SCQTTlSH-AMElUCAN YORT9-AGE Co. v. FOLLANSBEE and others.
(Uirctrit O()'/frt, N. D. Illinois. July, 1880.)
CLOUD ON TITLE-JUDGMENT CREDITORS MAY BRING SUIT.
A judgment creditor has the right to proceed by ancillary proceedings, in any other court of concurrent jurisdiction with the coun rendering the judgments, . to remove clouds from titles to any property which he deems to be subject to the lien of his judgments.
ANOTHER ACTION PENDING-WHEN NOT A
Where a party holds several judgments he may pursue bls remedy as to each in separate courts, and the fact that there is a suit pending in one court involving substantially the same issues, and depending substantially on the same testimony, will not bar another suit in another court.
ESTOPPEL BY JUDGMENT.
A party i8 not estopped by a judgment rendered in an action to which he was not a party, although the former suit related to the same property.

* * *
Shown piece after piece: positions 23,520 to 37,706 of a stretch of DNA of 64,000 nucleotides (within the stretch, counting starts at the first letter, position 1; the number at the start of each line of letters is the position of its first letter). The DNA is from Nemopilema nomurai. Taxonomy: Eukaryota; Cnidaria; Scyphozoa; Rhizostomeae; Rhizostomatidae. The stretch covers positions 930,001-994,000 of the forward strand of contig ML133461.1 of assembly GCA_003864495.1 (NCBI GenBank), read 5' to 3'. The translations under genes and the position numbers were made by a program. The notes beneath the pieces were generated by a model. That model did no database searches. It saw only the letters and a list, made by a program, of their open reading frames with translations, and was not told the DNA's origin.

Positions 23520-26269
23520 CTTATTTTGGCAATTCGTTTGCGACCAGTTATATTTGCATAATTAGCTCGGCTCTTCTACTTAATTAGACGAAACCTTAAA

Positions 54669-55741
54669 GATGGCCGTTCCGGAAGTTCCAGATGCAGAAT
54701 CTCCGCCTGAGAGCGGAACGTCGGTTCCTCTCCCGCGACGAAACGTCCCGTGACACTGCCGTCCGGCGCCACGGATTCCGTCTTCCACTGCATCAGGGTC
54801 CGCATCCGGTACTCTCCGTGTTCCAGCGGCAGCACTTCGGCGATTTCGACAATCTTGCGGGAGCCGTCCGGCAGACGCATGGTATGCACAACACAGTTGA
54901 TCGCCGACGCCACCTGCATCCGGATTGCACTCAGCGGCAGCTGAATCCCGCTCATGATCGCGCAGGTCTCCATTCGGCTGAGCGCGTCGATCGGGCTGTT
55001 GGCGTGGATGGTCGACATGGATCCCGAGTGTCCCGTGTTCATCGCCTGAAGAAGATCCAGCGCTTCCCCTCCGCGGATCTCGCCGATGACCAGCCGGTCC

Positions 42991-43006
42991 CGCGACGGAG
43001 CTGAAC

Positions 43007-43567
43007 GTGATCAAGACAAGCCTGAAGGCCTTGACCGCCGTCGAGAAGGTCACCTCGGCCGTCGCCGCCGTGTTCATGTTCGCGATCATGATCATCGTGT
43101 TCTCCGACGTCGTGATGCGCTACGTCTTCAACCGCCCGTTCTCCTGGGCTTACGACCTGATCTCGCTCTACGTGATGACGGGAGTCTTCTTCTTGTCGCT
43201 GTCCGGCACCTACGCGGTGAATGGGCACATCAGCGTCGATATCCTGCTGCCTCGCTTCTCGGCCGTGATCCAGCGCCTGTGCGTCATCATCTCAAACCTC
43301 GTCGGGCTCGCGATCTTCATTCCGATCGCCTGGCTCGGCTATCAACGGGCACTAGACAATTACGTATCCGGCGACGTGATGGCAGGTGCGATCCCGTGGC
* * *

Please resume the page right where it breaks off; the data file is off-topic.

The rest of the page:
In Equity. . , J. ,.,. High and Theodore Sheldon, for complainants. McCoy et Pratt and N. E. Partridge, for defendants. BLODGETT, D. J. I am very much adverse, although not more 80 than most courts, to these purely technical defenses which do not disclose .the merits of the party's cause. And, without going further at the present time, I will simply say, with reference to the plea filed by the three defendants, Charles Follansbee, Frank H. Follansbee, and Frederick C. Tyler, that it strikes mevery forcibly-First, that the plajntiff in thejle judgments had the right, as it obtained them, to proceed by ancillary proceedings in any other court of jurisdiction with the court rendering the judgments to remove clouds from titles to any property which it deemed to be subject to the lien of its judgments; and that this complainant could, therefore, even simultaneously, if it had two judgments in the superior court of Cook county against Charles Follansbee, have proceeded by a bill in equity to remove an alleged cloud upon the title of this same property, in two different jurisdictions, to enforce the two judgments. Although they might have been of kindred SUbject-matter, they are not the same, but are different suits. Each judgment makes a separate cause of action, and it seems to me that the plaintiff has a right to pursue his remedy as to each judgment in courts; and the fact that there was a suit pending in one court which involved substantially the same issues, and would have to be supported or defeated by substantially the same testimony, would be no bar to com.